Dear Cancer

October 20, 2010

The word cancer, by itself is known to send shivers down peoples’ spines. Known to create mass panic, cost thousands of dollars, destroy lives, and take lives. Cancer. When said each person may interpret it differently, a loss of a loved one, a divine story of someone who fought and beat the odds of death. What is cancer? What has the power to drastically change a person’s life in one moment in time? To me, cancer is a thief of life and joy, and the giver of pain and sorrow. Cancer, I do not know what you look like or feel like, but what I do know is you have taken people away from my life. I am an 18 year old boy who asks a lot of questions and one I have never been able to ask or answer myself is: what compels you to do so?
Dear Cancer,
The date is January 23, 2010, I am writing on behalf of my family, but most importantly for me. Your name has come up in our family discussions more times than I can count. Even though we have not personally met, I would like to introduce myself. My name is Cameron Young, born September 1991, nephew of Darla Treworgy and grandson of Sharon Parsons. I do not know if we will meet soon or ever in my lifetime, however I would like to talk with you now so you will know where I stand.
You may not be aware of the people I am speaking about, since you are so active, but they are and were two very special people in my life. I want you to know these people on a personal level rather than just inanimate objects. My aunt, strong, bold, and daring, but most importantly, a mom was your first encounter. You tried to take her, away from my family, leave her young kids in this world with no mother, leave me without an aunt, my mom with no sister, and my grandparents without a daughter. The mark you leave does not only affect the one you indulge yourself into, but everyone else around them. You are nothing better than a criminal trying to take what you can from great people in this world. Leaving a scar on everyone you touch, some visible some not, however in the end, they all hurt as bad as the next. You are sneaky as you take different forms to enter undetected into peoples’ bodies. Breast Cancer was a nice try; you were close except it was caught early enough forcing you to pack your bags and move on. Even though you left your mark with my aunt Darla in her having to have a mastectomy, you still lost and made all of us stronger for it.
Now the heat is on, bold move to comeback I must say, how cowardly you must be to attack the sweetest lady in my life especially, after she moves away to Arizona with my Papa because they could no longer take the winters in Wenatchee. The one that taught me how to tie my shoes, the one who made me special peanut butter sandwiches on “dough bread”, the one who let me ride up front with papa so we could talk on the C.B. radio, the woman who was my Nanny. Upon the thousands of hours I spent with my Nanny and then to hear that Nanny’s “very sick” is not something any 10 year old boy or anyone in the world should have to go through. I had no idea of what misfortune had just come into my life. See, I want you to know that every night when I laid crying in my bed, “Wondering what has gone wrong? Is Nanny gonna live?” The hardest question of them all was, “What am I going to do without her?” I may have some sort of an answer to that question today. Although life is undoubtedly different without her in it, life is spent remembering her in it. The anger and rage that built in my heart for what I feared was going to happen was overcome by sorrow and sadness when my mom came home and brought me the news. It felt like my heart had been ripped through my sternum and then jabbed back in with an ice pick. I remember the feeling of my body weighing so much and the extreme effort it took to pick myself up. “Nanny is dead, no, this can’t be true!” The disbelief in what had just happened, the fact I could still picture Nanny in my life, still walking in the park, still knitting, and still watching the Price is Right, made this so much harder because I believed she was still alive. There is no doubt in my mind I will forever hold you responsible for not letting me tell her “I love you” one last time. I will always love the woman you took from me. Cancer, you took an idol from a boy. The word grandma was a sensitive one, one that will only be able to be used in the conversation of heaven.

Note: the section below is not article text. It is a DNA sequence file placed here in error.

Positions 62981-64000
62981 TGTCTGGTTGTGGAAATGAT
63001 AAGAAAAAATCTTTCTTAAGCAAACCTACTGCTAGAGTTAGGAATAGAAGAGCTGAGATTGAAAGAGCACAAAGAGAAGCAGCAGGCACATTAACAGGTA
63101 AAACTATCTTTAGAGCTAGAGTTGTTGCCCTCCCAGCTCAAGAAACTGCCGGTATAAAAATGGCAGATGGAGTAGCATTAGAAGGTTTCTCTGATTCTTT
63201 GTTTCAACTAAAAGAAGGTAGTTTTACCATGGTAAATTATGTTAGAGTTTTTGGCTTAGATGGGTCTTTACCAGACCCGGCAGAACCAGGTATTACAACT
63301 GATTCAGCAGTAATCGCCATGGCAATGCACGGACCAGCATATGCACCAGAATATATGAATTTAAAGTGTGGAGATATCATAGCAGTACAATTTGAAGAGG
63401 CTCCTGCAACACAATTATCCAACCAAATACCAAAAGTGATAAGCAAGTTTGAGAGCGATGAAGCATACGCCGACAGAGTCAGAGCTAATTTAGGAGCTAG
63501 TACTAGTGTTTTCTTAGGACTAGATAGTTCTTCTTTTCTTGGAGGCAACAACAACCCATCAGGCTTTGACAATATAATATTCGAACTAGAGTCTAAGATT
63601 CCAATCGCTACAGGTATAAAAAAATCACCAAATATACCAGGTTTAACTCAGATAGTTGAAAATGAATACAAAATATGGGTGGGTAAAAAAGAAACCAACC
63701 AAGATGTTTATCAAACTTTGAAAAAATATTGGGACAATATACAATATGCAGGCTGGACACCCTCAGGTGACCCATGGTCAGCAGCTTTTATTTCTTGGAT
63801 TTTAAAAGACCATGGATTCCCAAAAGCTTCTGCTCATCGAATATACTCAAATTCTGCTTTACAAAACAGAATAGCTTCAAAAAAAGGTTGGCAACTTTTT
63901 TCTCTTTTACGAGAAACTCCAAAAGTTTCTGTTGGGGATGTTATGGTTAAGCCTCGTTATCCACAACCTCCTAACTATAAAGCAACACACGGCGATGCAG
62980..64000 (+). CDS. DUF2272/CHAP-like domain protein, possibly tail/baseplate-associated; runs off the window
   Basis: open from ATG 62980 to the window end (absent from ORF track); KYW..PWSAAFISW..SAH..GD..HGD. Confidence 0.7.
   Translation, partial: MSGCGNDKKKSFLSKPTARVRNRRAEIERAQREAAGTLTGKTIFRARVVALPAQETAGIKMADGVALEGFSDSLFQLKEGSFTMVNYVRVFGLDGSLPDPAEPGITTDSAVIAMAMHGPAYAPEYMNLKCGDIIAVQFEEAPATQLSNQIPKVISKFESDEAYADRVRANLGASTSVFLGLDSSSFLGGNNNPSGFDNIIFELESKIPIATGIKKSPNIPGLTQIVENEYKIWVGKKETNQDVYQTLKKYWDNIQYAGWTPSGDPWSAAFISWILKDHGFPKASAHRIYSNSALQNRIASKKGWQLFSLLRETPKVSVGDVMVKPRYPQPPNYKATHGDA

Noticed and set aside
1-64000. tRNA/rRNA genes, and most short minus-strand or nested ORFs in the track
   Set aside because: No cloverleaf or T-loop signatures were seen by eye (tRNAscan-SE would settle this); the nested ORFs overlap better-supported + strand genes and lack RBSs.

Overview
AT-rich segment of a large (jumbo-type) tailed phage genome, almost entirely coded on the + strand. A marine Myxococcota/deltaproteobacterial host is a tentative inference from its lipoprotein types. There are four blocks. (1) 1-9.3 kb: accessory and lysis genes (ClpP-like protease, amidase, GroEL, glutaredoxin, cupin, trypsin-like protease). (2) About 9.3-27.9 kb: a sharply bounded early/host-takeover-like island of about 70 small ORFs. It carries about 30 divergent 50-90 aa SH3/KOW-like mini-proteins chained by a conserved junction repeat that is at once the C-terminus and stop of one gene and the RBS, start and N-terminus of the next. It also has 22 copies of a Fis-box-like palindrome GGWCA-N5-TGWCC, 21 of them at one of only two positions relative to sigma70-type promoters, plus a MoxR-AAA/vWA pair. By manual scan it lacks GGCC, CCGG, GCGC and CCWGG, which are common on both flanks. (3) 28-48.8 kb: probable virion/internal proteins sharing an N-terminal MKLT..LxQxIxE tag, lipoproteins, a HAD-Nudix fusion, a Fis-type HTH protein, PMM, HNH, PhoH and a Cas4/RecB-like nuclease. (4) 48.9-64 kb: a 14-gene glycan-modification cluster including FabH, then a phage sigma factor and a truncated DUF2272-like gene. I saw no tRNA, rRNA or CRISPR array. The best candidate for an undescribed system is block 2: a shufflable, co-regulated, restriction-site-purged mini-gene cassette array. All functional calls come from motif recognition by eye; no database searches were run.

We have our past which has been laid out on the table for us; the ball is in your court. Your composition I am not quite sure of, never the less it is quite apparent that you are lacking a crucial element that every being possesses, a heart. Your intentions are unknown and your existence is questioned, but your presence is felt. If we ever do meet, you need to know I will avenge the loss of my Nanny and you will cease to exist. It’s always something that will hurt knowing you took my Nanny.
She may have lost the battle, but she is not lost in my heart.
Cameron Young
Wenatchee, Washington